I hope you are staying cool during this heatwave. Ever since the budget passed (more on that below), I’ve been trying to keep cool myself and take a bit of a break. However, no rest for the weary and our next Council meeting is coming up this Monday. Here are a few updates on that and more going on in the community.
Ward 7 Community block party - Outdoor event with food & music at Ellen O. Moyer nature park at Back Creek
I’ll resume with our traditional Town Hall meetings this fall, but for this Summer I wanted to listen to those of you who asked for a more informal gathering of our Ward 7 community, in the hopes of building more identify and cohesion in our Ward. So my team and I have spoken with the Annapolis Maritime Museum, and they will be allowing us to hold an outdoor gathering at the Ellen O. Moyer Nature Park at Back Creek, complete with food and music. We are still working on details, but we may have a Ward 7 musician showcase as well. This will occur on July 31st from 6-8:30pm, so please save that date in your calendar. I’ll likely send out an email next week with a flyer and a request for help on spreading the word.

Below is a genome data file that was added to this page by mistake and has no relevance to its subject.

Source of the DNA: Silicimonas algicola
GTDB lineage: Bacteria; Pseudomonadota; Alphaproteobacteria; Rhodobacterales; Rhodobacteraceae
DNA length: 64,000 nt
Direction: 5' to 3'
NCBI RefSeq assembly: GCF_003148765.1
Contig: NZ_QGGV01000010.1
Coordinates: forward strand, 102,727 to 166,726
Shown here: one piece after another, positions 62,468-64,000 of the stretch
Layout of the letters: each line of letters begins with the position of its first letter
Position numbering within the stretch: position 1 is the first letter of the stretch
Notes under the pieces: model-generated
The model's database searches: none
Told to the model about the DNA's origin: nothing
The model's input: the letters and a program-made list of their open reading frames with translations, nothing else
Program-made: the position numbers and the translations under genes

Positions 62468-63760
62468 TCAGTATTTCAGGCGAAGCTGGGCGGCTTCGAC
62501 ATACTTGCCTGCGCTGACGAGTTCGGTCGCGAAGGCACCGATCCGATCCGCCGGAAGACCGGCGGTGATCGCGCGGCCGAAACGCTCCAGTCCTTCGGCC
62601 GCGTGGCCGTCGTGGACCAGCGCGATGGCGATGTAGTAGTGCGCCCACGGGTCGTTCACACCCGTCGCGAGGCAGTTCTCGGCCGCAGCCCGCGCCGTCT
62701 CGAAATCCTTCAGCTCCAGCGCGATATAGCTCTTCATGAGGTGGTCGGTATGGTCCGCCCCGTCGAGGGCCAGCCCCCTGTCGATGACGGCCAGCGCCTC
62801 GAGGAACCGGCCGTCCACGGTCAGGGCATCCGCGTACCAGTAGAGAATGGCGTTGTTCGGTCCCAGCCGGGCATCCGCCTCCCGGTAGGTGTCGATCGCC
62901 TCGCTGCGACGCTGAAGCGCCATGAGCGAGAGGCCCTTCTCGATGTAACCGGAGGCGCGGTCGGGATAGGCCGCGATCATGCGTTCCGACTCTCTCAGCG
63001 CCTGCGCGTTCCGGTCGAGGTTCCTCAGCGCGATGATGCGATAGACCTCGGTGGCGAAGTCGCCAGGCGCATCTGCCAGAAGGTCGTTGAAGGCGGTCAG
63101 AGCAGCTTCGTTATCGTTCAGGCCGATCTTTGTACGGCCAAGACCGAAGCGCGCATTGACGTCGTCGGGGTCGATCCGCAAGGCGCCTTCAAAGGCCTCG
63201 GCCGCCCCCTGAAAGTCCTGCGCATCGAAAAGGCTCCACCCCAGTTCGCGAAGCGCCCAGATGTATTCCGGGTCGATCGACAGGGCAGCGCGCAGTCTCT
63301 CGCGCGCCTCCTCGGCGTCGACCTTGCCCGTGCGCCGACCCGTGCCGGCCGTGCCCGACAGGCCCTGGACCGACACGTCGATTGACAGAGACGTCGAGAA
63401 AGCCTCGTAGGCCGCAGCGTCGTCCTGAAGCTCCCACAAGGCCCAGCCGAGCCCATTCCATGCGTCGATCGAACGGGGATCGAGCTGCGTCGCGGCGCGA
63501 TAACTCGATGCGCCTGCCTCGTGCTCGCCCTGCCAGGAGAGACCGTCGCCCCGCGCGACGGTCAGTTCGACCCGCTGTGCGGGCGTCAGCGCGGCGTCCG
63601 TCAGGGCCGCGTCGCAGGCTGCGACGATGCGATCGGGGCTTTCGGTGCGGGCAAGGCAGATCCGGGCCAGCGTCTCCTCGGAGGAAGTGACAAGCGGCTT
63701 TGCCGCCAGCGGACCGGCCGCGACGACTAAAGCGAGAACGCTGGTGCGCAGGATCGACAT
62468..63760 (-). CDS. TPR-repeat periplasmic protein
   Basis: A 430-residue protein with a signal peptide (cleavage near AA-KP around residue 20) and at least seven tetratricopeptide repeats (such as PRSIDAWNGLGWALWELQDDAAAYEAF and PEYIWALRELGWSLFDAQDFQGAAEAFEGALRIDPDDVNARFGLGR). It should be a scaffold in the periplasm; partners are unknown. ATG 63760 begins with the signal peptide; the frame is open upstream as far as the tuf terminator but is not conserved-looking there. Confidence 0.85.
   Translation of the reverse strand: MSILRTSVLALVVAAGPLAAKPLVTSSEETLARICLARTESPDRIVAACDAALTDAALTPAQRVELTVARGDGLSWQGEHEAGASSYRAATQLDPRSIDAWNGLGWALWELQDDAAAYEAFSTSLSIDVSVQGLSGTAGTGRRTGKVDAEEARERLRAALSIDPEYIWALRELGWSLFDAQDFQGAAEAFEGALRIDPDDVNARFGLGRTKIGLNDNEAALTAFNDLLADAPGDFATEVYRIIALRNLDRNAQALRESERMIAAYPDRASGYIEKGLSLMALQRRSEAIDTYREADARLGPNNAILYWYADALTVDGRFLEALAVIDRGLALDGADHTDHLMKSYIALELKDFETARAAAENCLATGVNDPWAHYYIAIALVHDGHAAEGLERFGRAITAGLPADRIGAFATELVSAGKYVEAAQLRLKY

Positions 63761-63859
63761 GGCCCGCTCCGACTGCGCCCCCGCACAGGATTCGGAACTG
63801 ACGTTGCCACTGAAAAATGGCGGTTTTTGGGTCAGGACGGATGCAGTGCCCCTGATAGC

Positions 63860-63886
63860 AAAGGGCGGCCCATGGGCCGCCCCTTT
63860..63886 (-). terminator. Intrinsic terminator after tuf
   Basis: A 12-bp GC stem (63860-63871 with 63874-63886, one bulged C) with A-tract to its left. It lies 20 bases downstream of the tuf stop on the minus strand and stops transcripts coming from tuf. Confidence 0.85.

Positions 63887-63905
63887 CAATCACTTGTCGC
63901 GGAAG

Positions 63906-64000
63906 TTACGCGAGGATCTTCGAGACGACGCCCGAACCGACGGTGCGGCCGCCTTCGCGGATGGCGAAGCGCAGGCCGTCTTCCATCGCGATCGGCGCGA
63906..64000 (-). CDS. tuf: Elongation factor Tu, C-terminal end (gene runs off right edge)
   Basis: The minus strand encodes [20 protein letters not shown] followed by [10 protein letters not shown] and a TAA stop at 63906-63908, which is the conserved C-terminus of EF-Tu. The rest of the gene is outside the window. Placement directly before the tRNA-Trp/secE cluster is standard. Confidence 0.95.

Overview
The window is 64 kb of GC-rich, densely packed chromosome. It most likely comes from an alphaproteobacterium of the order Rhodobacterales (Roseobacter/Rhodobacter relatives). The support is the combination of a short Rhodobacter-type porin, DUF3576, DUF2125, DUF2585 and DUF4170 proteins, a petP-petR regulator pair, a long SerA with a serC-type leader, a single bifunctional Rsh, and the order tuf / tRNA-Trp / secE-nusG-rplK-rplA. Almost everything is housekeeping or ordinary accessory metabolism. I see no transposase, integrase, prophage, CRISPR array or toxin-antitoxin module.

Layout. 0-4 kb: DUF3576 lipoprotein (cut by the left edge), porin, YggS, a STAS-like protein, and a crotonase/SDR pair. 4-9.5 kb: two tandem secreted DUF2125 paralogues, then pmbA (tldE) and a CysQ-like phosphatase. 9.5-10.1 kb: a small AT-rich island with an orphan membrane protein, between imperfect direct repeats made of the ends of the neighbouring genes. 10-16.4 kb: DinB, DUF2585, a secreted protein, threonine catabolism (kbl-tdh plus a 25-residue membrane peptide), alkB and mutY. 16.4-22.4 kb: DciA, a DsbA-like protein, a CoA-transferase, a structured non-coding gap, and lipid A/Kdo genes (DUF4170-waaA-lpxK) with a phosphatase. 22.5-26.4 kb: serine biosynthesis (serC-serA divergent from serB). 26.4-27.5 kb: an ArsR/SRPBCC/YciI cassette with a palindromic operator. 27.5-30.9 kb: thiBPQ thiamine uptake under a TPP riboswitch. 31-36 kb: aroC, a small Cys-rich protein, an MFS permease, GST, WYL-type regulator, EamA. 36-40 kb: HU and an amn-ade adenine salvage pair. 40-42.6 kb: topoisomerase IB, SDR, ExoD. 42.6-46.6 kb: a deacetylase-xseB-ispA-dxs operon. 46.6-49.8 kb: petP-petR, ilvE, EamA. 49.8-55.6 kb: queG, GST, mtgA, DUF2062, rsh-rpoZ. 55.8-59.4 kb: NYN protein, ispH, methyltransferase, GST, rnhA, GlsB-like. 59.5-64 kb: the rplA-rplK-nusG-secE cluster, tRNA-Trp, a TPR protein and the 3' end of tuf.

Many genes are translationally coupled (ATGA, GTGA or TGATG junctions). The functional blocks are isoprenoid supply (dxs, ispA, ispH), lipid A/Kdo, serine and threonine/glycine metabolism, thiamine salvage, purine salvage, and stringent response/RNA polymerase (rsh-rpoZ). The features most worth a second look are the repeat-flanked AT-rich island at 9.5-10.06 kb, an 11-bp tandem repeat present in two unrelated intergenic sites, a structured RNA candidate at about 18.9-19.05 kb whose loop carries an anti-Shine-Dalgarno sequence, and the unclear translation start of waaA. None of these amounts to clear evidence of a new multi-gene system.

At our last meeting we passed the Annapolis FY20 budget, by a 6-2 vote. I ended up voting for the budget. I’m not happy with my decision, as there was much I didn’t and still don’t like about the passed budget, such as the 20+ newly funded staff, the unsustainable reliance on long-term debt, and the fact that it runs contrary to at least one of our adopted financial policies. I can’t justify it, as I’m not entirely sure I made the right decision, but I can attempt to explain my thinking at the time. At the end of our 10 hour marathon meeting, we had fought over many, many amendments to the budget (some listed below), with a majority of these amendments coming from me in an attempt to make the budget better in the likely scenario where it would pass. Some of these votes on amendments were lost, some were incredibly close, and some even had to be reconsidered (i.e. brought back for a vote) after I had a chance to lobby my colleagues more. Overall, however, most of my amendments passed. After all of that torturous effort, which largely sided in my favor, I felt torn over voting no on the whole thing, and at the last minute decided to support it, not wanting to go through that process again with a brand new budget. Was that the right decision? Perhaps, or perhaps not, but all I can do is move forward with what was passed.